Friday, October 18, 2013
Newsflash everyone: We are living through a hockey dynasty right now. When we think of hockey dynasties we think of the Detroit Red Wings of the 1950s, the Montreal Canadiens of the 1960s, or the Edmonton Oilers of the 1980s. Those teams accomplished it all during their respective eras of supremacy. Their players dominated the competition, the teams won multiple Stanley Cups, and their successes captivated a new generation of hockey fans. Each of those dynasties is defined by players whose accomplishments during those periods have become the stuff of legend and have led to the players being worshiped and immortalized. The NHL has not seen a true dynasty come along since the 1980s, but that does not mean that hockey hasn't seen a dynasty since that time.
Three Olympic gold medals, ten World Championship gold medals, the emergence of several players into becoming household names and Hockey Hall of Fame candidates, and their successes leading to the sport more than doubling its enrollment numbers since its inception into the Olympics. That is the résumé of accomplishments for Canada's National Women's Hockey Team from the year 1990 till present day. Team Canada women's hockey has become an international model of consistency, commitment, and professionalism. The Wings, Habs, and Oilers had the likes of Gordie Howe, Ted Lindsay, Jean Beliveau, Rocket Richard, Wayne Gretzky, and Mark Messier as the backbones of their respective teams. Team Canada boast equally illustrious names. Angela James, Geraldine Heaney, Manon Rhéaume, Danielle Goyette, Cassie Campbell, Jennifer Botterill, Hayley Wickenheiser, Jayna Hefford, Kim St-Pierre, and Caroline Ouellette are just some of the legends this era has produced. These women, along with the rest of their team mates, are directly responsible for the meteoric rise of women's hockey in Canada. They have also taken a sport that is becoming synonymous with multimillion dollar salaries and lucrative endorsement deals, and taken it back to a place of honest intentions and to a place where athletes are fueled by passion rather than by money or fame. To the women of Team Canada, the word "Role Model" is not just about signing autographs and posing for pictures. For them it entails running hockey camps, reaching out to international hockey federations, and growing the game both here at home and globally as well.
Critics who are reluctant to see the rise of women playing hockey will cite the lack of parity in competition as a reason to banish the sport from the Olympics and to discredit the athletes from their efforts. Does the rest of the field need to catch up to Canada and the USA? Absolutely. Does the lack of parity diminish the top players' accomplishments and skill levels? Absolutely not. By the time all is said and done, many of Team Canada's players will have given more than half their lives to playing for the National Team. Hayley Wickenheiser and Jayna Hefford played in women's hockey's inaugural Olympics in 1998 and both remain with the team today. Caroline Ouellette, and Charline Labonté joined Wickenheiser and Hefford to help bring home our first gold medal in 2002, and both remain important members of the current team. The game has already lost some great names, with several elite players such as Botterill, St-Pierre, and Becky Kellar calling it quits after the Vancouver Olympics in 2010, and several others retiring even prior to that. The Sochi Olympics in 2014 might just be the swan song for many of the remaining members of Canada's original finest players. Considering that by the next Winter Games in 2018, Wickenheiser will be 39 years old and Hefford will be 40, this could possibly be it for them. Now this is going strictly by age. Physically, Wickenheiser, Hefford, and Ouellette (who happen to play on a line together) still look like they could go full throttle for years. They put me and my weak strides to shame that's for sure! But their retirements are still a possibility, and for fans of the game, just the thought of these legends hanging up their skates should evoke some emotion. We will look back on this era of Canadian women's hockey and call it the Golden Years. There will come a time where other nations will challenge us and overthrow us at the top of the ladder. When that day comes, we will look back at this era in Canadian hockey history and we will finally realize, "wow, those girls were good. What a great time that was to be a fan of the sport." By then the legends will be long into their retirements.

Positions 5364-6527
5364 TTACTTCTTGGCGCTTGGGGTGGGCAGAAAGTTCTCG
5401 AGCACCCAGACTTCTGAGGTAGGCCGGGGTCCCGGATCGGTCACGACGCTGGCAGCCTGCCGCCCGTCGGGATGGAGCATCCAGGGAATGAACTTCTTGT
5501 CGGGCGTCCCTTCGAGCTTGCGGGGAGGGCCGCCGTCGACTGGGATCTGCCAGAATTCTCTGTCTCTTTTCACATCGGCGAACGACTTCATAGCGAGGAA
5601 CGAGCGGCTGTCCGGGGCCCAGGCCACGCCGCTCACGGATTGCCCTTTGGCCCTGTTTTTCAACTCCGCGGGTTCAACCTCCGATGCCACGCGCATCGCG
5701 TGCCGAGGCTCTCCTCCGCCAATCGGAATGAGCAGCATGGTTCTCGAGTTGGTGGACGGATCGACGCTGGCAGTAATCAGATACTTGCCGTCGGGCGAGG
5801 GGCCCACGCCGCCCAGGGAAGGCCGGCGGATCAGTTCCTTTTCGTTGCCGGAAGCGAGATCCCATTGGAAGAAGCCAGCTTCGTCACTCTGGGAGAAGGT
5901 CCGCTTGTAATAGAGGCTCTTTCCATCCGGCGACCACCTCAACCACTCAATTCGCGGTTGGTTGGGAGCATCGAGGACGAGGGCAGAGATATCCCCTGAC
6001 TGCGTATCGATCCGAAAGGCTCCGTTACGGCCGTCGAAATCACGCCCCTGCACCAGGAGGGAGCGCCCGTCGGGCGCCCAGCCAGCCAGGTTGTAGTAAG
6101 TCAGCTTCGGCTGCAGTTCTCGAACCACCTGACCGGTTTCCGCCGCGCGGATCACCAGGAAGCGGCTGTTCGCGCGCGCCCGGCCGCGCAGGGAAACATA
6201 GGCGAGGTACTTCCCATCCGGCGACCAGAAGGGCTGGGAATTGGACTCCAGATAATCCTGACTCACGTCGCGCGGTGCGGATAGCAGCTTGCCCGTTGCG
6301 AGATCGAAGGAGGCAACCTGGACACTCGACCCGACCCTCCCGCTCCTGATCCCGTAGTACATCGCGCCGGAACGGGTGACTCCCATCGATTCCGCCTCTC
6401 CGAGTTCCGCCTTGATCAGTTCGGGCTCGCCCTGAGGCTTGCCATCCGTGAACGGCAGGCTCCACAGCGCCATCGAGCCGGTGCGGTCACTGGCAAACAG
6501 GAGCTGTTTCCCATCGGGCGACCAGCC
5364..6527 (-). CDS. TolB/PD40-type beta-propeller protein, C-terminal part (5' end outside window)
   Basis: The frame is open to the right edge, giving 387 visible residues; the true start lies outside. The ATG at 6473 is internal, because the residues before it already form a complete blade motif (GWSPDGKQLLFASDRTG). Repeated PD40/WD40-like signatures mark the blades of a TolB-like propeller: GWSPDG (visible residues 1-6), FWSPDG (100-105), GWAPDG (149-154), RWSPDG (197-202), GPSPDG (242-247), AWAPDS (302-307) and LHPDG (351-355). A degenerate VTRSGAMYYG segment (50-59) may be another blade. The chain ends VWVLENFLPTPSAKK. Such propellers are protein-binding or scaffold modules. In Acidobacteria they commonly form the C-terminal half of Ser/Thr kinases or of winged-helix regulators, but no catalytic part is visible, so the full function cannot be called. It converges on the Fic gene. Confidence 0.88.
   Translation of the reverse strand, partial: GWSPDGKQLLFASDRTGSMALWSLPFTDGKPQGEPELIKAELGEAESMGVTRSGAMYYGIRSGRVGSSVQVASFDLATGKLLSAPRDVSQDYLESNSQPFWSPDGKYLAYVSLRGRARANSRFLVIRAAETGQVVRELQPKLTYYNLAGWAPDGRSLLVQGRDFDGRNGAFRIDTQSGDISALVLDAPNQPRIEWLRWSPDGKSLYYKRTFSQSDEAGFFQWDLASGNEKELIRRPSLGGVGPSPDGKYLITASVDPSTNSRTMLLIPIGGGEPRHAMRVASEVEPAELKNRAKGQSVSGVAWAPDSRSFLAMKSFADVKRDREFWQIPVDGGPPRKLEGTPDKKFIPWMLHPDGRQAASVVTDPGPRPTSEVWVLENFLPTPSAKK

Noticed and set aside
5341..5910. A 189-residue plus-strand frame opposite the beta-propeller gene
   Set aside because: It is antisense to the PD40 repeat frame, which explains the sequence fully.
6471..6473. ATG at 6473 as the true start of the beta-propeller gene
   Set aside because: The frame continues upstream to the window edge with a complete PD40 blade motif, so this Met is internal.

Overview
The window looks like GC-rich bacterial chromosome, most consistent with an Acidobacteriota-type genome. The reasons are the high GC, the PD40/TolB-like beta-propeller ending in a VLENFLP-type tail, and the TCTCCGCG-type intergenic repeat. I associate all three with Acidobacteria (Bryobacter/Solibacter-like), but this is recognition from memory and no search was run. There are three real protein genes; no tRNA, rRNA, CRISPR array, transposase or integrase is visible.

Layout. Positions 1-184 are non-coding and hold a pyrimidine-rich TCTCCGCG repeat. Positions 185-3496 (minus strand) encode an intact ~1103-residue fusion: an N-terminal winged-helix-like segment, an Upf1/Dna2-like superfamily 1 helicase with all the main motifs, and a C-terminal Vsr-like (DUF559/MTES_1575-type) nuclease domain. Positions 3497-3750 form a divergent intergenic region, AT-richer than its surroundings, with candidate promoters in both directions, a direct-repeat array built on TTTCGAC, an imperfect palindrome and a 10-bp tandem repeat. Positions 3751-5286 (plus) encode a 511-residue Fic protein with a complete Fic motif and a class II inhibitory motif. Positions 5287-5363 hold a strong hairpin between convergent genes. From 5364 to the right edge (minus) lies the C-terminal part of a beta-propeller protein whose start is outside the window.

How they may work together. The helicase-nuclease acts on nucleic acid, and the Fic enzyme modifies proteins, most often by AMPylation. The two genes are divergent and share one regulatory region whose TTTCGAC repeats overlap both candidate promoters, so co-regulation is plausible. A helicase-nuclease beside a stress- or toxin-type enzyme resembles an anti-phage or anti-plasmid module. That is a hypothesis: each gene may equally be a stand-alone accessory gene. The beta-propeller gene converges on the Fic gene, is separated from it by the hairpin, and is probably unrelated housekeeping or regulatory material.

How many of us wish we could have seen Richard or Beliveau play live or even on TV? Well folks, the Richards and the Beliveaus of women's hockey are still here. They're on the ice at arenas near us and they're on TV for all of us to cheer on. Don't wait till it's too late. Tune in and support them. Google their bios, learn more about their journeys, and follow them on Twitter and get to know who they really are. If you have young sons, and especially if you have young daughters, introduce them to these players and teach them that this is what a role model should be. These are the players who got it all started. They will go down in history as the people who put women's hockey on the map. And their reign just happens to coincide with all of us being at an age where we can understand and appreciate all that they have done. If this is indeed the swan song for the first generation of women's hockey royalty, we can't let them stroll quietly into the sunset. We must take advantage of this privilege we have been given and enjoy every last minute of their brilliance on the ice. And when they give the word that it's all over, we must stand and applaud, for if it is one thing we know it is that dynasties are rare and can not be replicated, but that when a dynasty comes along, it changes the landscape of the sport forever.